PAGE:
There is so much more to a barbershop than haircuts, hot towels and razor shaves.
Sure, customers want a good head of hair as the end result, but it’s the underlying social and therapeutic aspects that Chase Austin hopes to bring to his Cut to the Chase shop in Port Orchard.
“Barbering was always a dream of mine,” he said. “I’ve always wanted to do it, and I never knew how incredible it would be for me to really pursue that dream.”
Austin is originally from Jacksonville, Fla., making the move to Port Orchard with his parents three years ago. His intention was to return to the East Coast, but, as he put it, life intervened for the best. The infamous words of many a man came out. “I met a woman,” he said, “and we just clicked instantly.”
The inspiration of his now-fiancé Stephanie Gay, owner of Port Orchard’s Salon Virtue, helped him to decide to create a shop of his own. Austin summed up his love for the craft as part of being a people person, knowing that the right haircut can make anybody’s day.
You might say his work is a cut above.
“I love making people happy, especially when they come in and then leave with a smile,” he said. “If you ever look at my Instagram, I always have the last photo on everybody’s post of them smiling when they leave the chair. I love to make people feel different than when they first came in.”
He’s worked hard to get to this point, burning through a six-month course at Pristine Parlor Barber College in Kent in just four months and continuing to practice his craft while setting up shop at the 800 block of Bay Street and waiting for the final permits from the city. An opening date is dependent on the permits being finalized.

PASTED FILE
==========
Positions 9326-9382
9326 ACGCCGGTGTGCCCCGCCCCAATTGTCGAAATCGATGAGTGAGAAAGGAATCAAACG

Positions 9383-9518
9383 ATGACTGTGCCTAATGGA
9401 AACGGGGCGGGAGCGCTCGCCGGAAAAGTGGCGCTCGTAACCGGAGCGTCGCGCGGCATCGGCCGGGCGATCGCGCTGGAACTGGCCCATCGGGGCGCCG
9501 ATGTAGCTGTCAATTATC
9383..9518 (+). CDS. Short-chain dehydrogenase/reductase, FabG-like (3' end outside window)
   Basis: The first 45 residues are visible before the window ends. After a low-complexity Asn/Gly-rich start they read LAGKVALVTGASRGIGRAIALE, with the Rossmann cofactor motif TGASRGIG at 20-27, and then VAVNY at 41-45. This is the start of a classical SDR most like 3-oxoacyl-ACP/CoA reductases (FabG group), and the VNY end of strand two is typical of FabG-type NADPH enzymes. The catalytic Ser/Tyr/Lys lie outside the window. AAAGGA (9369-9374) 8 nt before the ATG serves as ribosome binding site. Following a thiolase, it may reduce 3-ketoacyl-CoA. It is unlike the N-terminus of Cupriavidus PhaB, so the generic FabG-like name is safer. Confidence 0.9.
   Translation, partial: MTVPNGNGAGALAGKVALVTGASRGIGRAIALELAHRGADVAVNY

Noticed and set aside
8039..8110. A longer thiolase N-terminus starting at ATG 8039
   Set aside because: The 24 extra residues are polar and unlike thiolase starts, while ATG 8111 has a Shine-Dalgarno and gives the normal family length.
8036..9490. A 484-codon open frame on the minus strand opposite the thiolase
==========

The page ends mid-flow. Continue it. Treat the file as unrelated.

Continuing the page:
When the doors open, customers can expect a mix of the classic and modern feels of barbering, both in the sense of haircuts and community gatherings. “I wanted to bring that old-school gentlemen’s hangout feel to Bay Street,” Austin said. “They come in, watch the games, listen to the music, shoot the s***, say what they need to say.”
It’s a much better gathering place than a bar, where those around Austin unfortunately saw his worse side come out. “I had come to a breaking point where I didn’t want to do it anymore. I was literally throwing everything that I loved or had value for away, and alcohol was just my only love at that point.”
Now sober for nine months, he hopes the shop can offer a safe environment for others struggling with alcoholism. The signs will be there to remind you that what happens in a barbershop stays in the barbershop.
“I’m truly excited to get started,” he said. “The wait is hard, but I’m ready to go.”